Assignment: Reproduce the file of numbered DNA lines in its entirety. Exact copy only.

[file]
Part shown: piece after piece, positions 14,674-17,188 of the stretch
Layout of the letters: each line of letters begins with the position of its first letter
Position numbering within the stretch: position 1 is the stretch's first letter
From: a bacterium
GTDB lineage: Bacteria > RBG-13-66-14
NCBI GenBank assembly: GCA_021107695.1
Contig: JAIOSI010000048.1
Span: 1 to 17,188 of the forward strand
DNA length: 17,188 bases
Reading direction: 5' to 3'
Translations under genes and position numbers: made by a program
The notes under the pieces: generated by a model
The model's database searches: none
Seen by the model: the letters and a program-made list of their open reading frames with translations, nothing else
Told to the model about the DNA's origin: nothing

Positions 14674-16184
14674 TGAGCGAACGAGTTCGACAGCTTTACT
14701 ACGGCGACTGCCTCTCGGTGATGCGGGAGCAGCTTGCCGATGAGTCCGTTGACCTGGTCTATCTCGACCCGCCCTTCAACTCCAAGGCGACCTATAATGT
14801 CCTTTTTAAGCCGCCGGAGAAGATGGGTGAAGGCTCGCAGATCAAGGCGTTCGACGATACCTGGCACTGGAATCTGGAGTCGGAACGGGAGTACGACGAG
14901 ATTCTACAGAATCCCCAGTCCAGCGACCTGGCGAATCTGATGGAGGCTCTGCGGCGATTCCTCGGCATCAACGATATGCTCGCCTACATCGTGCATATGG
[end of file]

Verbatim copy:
Part shown: piece after piece, positions 14,674-17,188 of the stretch
Layout of the letters: each line of letters begins with the position of its first letter
Position numbering within the stretch: position 1 is the stretch's first letter
From: a bacterium
GTDB lineage: Bacteria > RBG-13-66-14
NCBI GenBank assembly: GCA_021107695.1
Contig: JAIOSI010000048.1
Span: 1 to 17,188 of the forward strand
DNA length: 17,188 bases
Reading direction: 5' to 3'
Translations under genes and position numbers: made by a program
The notes under the pieces: generated by a model
The model's database searches: none
Seen by the model: the letters and a program-made list of their open reading frames with translations, nothing else
Told to the model about the DNA's origin: nothing

Positions 14674-16184
14674 TGAGCGAACGAGTTCGACAGCTTTACT
14701 ACGGCGACTGCCTCTCGGTGATGCGGGAGCAGCTTGCCGATGAGTCCGTTGACCTGGTCTATCTCGACCCGCCCTTCAACTCCAAGGCGACCTATAATGT
14801 CCTTTTTAAGCCGCCGGAGAAGATGGGTGAAGGCTCGCAGATCAAGGCGTTCGACGATACCTGGCACTGGAATCTGGAGTCGGAACGGGAGTACGACGAG
14901 ATTCTACAGAATCCCCAGTCCAGCGACCTGGCGAATCTGATGGAGGCTCTGCGGCGATTCCTCGGCATCAACGATATGCTCGCCTACATCGTGCATATGG